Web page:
I reached to the back of the shelf for this 2018 paperback copy of The Woman in the Window. There’s a strong Rear Window vibe to this thriller, as our lead character Anna Fox, is trapped within her house, only living through the lives of her neighbours, who she watches through her binoculars. Instead Rear Window’s physical disability, she is restricted by her mental health, which has suffered a response to extreme trauma. Some unknown traumatic incident has resulted in agoraphobia and she has spent ten months inside her large New York house, like a ghost. Before this, Anna was a successful psychologist and the fact that her affliction is a mental health issue really muddies the waters here. How far can we trust what she sees and experiences? Does her training mean we trust her more, or less?
No longer living with her own husband and daughter, she becomes obsessed with the Russell family across the road. A mother, father and teenage son. She is especially interested in the son, and his mother who she meets and names Jane Russell because of her likeness to the beautiful movie star. Her world is filtered through binoculars and her only interest seems to be the black and white movies she watches religiously most evenings. Then one night, as she surveys the neighbourhood, she sees something horrifying at the Russell’s. A scream rips through the evening air and alerts Anna to the Russell’s windows and all she can do is watch in horror. She can’t go out, so rings the police. What follows has everyone questioning Anna’s judgement, including herself. As she starts to suspect someone is getting into her house, her fears increase and she continually talks to her husband and daughter to assuage her anxiety. As she does we start to wonder, where exactly are her family? Why did they leave and will they ever return?
This is one of those thrillers that I can devour in one sitting. It has an elegance and old-fashioned feel that Hitchcock would have optioned on the spot. Incidentally, there is a Netflix series that I’m now dying to watch. Anna is intriguing. I wanted to trust her, but my head was constantly full of questions. I was instantly suspicious of her charming and handsome downstairs lodger too, as well as Mr. Russell. The depiction of Anna’s panic attacks was so realistic and had me holding my breath. The severity of her symptoms, on the few occasions she does try to go beyond the front door, had me fearing the revelations about her past. The pacing was perfect, the tension never let up and I found myself taking it everywhere so I could squeeze in a few more pages whenever I got the chance. I was so impressed when I found out this was a debut, because it feels like a classic. I also made the assumption it was written by a woman, which showed up my reading prejudice about men writing women characters. In all this was an enjoyable and enthralling tale, with a nod to film noir that was very satisfying for this black and white movie lover. I can’t believe that this has been at the back of my shelf until now and I’m glad I decided to give it a go.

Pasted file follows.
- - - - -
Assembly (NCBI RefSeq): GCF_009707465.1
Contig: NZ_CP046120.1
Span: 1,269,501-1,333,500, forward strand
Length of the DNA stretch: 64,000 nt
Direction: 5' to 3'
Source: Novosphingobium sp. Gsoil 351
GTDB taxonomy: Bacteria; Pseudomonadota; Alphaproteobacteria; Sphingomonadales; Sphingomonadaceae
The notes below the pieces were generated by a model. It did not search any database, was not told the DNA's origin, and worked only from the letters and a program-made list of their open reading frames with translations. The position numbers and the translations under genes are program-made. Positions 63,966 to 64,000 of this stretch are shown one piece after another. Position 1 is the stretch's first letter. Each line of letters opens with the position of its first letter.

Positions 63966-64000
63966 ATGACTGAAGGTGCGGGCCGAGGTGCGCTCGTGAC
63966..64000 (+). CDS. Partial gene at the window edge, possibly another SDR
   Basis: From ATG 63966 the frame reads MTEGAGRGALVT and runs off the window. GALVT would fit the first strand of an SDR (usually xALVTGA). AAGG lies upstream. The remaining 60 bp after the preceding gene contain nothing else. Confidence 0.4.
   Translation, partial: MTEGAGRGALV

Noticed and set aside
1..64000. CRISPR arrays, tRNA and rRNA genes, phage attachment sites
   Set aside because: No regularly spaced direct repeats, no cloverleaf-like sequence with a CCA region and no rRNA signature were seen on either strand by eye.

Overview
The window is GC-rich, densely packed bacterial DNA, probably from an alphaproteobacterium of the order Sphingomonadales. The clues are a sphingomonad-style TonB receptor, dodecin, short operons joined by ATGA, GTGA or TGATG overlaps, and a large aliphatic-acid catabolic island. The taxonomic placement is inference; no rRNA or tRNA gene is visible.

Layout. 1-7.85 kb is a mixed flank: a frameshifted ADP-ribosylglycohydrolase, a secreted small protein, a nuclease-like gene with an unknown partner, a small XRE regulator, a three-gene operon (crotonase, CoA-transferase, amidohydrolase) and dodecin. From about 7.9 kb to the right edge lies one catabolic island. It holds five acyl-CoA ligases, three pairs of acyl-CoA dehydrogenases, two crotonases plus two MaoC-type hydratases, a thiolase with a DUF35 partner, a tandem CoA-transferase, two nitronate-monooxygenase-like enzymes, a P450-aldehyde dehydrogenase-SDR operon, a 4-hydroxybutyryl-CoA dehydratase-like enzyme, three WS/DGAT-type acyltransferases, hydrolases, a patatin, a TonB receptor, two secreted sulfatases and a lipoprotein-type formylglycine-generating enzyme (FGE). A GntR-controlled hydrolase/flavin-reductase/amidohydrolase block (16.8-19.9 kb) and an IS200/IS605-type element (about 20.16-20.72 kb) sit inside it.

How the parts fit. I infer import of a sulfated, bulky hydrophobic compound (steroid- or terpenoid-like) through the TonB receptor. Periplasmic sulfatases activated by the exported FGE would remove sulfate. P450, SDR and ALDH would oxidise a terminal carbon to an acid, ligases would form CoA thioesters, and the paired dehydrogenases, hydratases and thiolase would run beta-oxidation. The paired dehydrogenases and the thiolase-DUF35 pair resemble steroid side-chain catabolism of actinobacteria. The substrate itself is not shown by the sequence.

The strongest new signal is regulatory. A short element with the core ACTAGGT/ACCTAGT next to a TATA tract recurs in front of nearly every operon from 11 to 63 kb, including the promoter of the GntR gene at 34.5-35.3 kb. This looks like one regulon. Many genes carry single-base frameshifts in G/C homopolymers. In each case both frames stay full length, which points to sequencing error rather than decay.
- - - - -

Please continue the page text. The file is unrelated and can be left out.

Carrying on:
Meet The Author
THE WOMAN IN THE WINDOW has been sold in 43 territories around the globe. The film adaptation, starring Amy Adams, Gary Oldman, and Julianne Moore, will be released worldwide in autumn 2019. The movie directed by Joe Wright, written by Tracy Letts, and produced by Scott Rudin.
I spent a decade working in publishing in both New York and London, with a particular emphasis on thrillers and mysteries. Now I write full-time, to the relief of my former colleagues. THE WOMAN IN THE WINDOW was inspired by a range of experiences: my lifelong love affair with suspense fiction, from the Sherlock Holmes stories I devoured as a kid to the work of Patricia Highsmith, whom I studied at the graduate level at Oxford; my passion for classic cinema, especially the films of Alfred Hitchcock; and my struggles with depression and mental health. The result, I hope, is a psychological thriller in the vein of Gillian Flynn, Tana French, and Kate Atkinson, among others.
Stuff I love: reading; swimming; cooking; dogs; ice cream; travel. (Note that third semicolon. It’s crucial. I do not love cooking dogs.) I collect first-edition books and enjoy spending time with my French bulldog, Ike.
From A.J. Finn’s Amazon Author Page 21/01/22